Ask economic theorist Adam Smith what to do about competitors eating into your profits, and he’d probably say “Expand the market!” Nike looks to be doing just that by increasing its global distribution into Brazil, Mexico, Korea, and Argentina. The move has paid dividends, as Nike has -- between 2009 and 2011 -- increased its revenue by 8%. And with the company’s profit margins increasing every year for the past three years, Nike is certainly moving in the right direction.
In no other genre of the market -- in my opinion -- are sponsors more important than athletic apparel. And while it’s hard to argue that anyone has done more to raise the bar for a brand than Michael Jordan, I’m most interested in a couple other Nike sponsored athletes -- Derek Jeter, Albert Pujols, and Mariano Rivera. These are perhaps three of the most celebrated baseball players of my generation. All three are progressing towards equally impressive milestones – Jeter breaking into the top ten in hits all-time, Pujols just 25 dingers off 500, and Rivera as he continues to grow his all-time saves record - and it could make for a very strong marketing campaign.
Dick’s Sporting Goods
Growing up in New Jersey there were two sports stores to choose from -- Modell’s and Sports Authority -- until Dick’s moved in and changed everything. It was bigger, and brighter, and the equipment was just better quality. And if I had any sense at 14, I would have invested right there and then. Dick’s was selling for $15 in 2004--today it fetches $49.07!
Dick’s Sporting Goods and Golf Galaxy -- as of January 2012 -- had 561 stores nationwide. That’s tops in the industry, but begs the question: how much more expanding can they do? Dick’s is currently concentrated in the eastern U.S., so there’s always westward expansion, or even the international market, but expanding internationally seems to be in the distant future. And there is always the prospect of online distributors-- like Amazon.com -- cutting into its market. Dick’s Sporting Goods does have an advantage over online sellers like Amazon -- customers can test out equipment before they buy. However, it’s hard for many customers to cough up an additional 20% to be able to test drive a product.
From a financial standpoint, Dick’s looks dynamic. Over the past three years the company has increased its revenue, net income, and profit margins every year. And when it comes to online distributors -- while I have my concerns -- I’m optimistic. In consumerism, there is this very funny tendency for the average buyer to go out of their way to save 20%... on a big purchase. However, they’re much less likely to do the same for smaller purchases. Rawlings may make the best baseball gloves, but only a small percentage of baseball players wear $300-plus gloves. The lion’s share of the market is high school and under, consumers who are looking to purchase a glove for $100 or less. At that price, a 20% markup looks much less significant, and holding that bat or glove or helmet in your hands can lead to an on-the-spot purchase.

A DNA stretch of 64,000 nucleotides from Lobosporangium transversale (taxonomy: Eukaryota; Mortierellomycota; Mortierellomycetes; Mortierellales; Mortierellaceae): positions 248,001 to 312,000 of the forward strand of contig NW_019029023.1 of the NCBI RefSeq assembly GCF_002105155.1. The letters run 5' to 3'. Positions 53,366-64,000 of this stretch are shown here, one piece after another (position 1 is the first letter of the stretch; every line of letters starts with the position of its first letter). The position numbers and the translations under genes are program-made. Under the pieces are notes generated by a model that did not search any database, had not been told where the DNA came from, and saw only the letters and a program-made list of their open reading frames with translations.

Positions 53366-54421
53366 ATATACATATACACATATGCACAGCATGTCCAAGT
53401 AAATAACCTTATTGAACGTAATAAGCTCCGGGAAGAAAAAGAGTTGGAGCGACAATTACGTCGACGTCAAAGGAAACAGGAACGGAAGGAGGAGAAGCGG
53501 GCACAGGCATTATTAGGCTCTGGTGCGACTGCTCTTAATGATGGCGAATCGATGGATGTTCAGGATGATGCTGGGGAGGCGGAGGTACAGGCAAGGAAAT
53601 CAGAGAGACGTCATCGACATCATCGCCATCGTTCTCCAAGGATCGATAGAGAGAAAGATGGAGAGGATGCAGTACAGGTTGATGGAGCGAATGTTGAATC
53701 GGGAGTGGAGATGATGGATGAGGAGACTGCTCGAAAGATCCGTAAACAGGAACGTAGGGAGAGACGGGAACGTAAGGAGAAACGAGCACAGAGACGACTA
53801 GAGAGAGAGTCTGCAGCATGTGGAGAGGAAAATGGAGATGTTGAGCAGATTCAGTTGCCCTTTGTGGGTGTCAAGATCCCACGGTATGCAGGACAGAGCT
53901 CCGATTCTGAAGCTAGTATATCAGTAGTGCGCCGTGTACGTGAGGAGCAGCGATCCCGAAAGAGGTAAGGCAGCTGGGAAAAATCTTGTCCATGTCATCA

You can’t lose what you don’t put on the table, but you can’t win much either. With that in mind, I’m calling Jarden a home run! While I’m skeptical about the company’s large amount of debt, I really like its brands and acquisition style. Jarden seems to do a good job staying in its “wheelhouse,” acquiring only companies that fit in its niche.
Up next, Nike sends one to souvenir city, for another home run! Nike is the king of athletic shoes and apparel, and I don’t expect that to change anytime soon. Competitors will challenge, but Nike will keep ahead of the pack.
Finally, Dick’s has a number of obstacles to overcome, but I’ll bet on Dick’s sporting good to have continued success this upcoming fiscal year. Consider Dick’s Sporting Goods a home run as well.
Back-to-back-to-back home runs--how about that? I’ll be giving all three companies a thumbs up in my CAPS portfolio, and you can see how it works out for me.
PeoplesInvestor has no position in any stocks mentioned. The Motley Fool recommends Nike. The Motley Fool owns shares of Nike. Try any of our Foolish newsletter services free for 30 days. We Fools may not all hold the same opinions, but we all believe that considering a diverse range of insights makes us better investors. The Motley Fool has a disclosure policy. Is this post wrong? Click here. Think you can do better? Join us and write your own!